Version française
Home     About     Download     Resources     Contact us    

This site is updated infrequently. For up-to-date information, please visit the new OCaml website at

Browse thread
Estimating the size of the ocaml community
[ Home ] [ Index: by date | by threads ]
[ Search: ]

[ Message by date: previous | next ] [ Message in thread: previous | next ] [ Thread: previous | next ]
Date: 2005-02-04 (12:15)
From: Richard Jones <rich@a...>
Subject: Re: [Caml-list] Estimating the size of the ocaml community
On Fri, Feb 04, 2005 at 12:14:31PM +0100, Fr?d?ric Gava wrote:
> >It's a problem of the implementation, but one which looks hard to
> >change.  The reason it arises is because each OCaml value has a 4
> >byte[*] header, divided into a 1 byte tag, 2 bits for the GC, and the
> >remaining 22 bits to store the size of the value in words.  Since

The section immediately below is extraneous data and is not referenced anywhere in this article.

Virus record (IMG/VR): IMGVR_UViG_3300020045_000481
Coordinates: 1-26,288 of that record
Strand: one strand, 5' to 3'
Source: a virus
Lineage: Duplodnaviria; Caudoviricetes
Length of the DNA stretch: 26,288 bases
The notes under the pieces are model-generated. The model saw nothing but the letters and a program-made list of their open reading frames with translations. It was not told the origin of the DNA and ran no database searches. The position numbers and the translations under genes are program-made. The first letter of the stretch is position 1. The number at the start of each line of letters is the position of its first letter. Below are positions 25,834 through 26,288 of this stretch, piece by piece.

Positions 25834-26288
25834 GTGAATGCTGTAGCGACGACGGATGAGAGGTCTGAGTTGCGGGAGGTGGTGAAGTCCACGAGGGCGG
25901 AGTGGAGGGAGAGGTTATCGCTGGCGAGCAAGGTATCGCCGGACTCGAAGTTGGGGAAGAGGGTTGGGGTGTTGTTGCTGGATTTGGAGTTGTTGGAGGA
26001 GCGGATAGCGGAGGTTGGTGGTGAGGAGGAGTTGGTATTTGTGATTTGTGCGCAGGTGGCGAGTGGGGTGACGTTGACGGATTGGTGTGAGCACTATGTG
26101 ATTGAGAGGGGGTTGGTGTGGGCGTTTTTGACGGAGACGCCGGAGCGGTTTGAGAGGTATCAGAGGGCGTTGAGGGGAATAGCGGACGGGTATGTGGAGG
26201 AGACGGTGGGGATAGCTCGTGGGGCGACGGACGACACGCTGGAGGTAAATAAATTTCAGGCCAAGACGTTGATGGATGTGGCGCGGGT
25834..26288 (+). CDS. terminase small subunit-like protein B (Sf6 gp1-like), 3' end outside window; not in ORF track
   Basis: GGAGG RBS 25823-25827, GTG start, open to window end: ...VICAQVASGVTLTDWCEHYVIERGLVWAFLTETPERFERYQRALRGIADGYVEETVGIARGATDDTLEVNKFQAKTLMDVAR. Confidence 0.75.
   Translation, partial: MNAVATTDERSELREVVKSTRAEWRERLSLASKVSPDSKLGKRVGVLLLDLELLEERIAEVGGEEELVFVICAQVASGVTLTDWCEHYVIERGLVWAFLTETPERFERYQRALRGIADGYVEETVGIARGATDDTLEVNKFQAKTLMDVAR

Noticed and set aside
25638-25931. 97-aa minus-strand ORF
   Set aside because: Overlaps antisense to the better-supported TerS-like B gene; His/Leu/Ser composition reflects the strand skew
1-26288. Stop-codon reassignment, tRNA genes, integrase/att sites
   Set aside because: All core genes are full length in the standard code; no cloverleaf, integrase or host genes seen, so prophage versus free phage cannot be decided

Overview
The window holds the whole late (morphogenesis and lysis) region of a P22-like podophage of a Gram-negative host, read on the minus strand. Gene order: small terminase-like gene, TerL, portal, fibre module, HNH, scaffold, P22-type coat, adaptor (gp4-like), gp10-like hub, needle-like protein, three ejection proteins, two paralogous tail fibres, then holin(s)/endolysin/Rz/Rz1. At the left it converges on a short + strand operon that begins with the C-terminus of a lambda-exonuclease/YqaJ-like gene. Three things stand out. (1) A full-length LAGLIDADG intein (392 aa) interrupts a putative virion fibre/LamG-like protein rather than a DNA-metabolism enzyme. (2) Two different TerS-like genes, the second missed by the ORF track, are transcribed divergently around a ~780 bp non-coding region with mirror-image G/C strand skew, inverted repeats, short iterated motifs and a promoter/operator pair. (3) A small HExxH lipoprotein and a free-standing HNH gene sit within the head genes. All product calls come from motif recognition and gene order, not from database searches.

> >strings are stored directly in the value (which is very efficient),
> >they are limited to 4 * (2^22 - 1) bytes ~ 16 MB in size.
> Sure it is a hard problem. But I thinks that in the futur (now my bench are
> not bench of true applications but bench of the limits of the language,
> values that exceed 16Mo are rare), true scientific applications will need to
> serialize big values...(big graphs for example)

I've been thinking about this a bit more, and I'm not sure I
understand why the tag needs to be so large.  If you look at the "tag
space" now, it's something like this:

0	used for tuples, arrays, records
1-251	used for constructors (eg. Some, None)
252	marks strings
253 	marks floats
254	marks float arrays
255	marks structures with custom ops (lots of stuff, like Int32.t)

It's not clear to me why so much "tag space" is used for constructed
values, at the same time limiting you to around 250 different
constructors in a type definition.  Couldn't the constructor number be
encoded in the first field in the value (obviously shifting all the
subsequent fields along one, and making constructed values 4 bytes
larger)?  Then the tag could be reduced to a few bits, making strings
a few orders larger.


Richard Jones, CTO Merjis Ltd.
Merjis - web marketing and technology -
Team Notepad - intranets and extranets for business -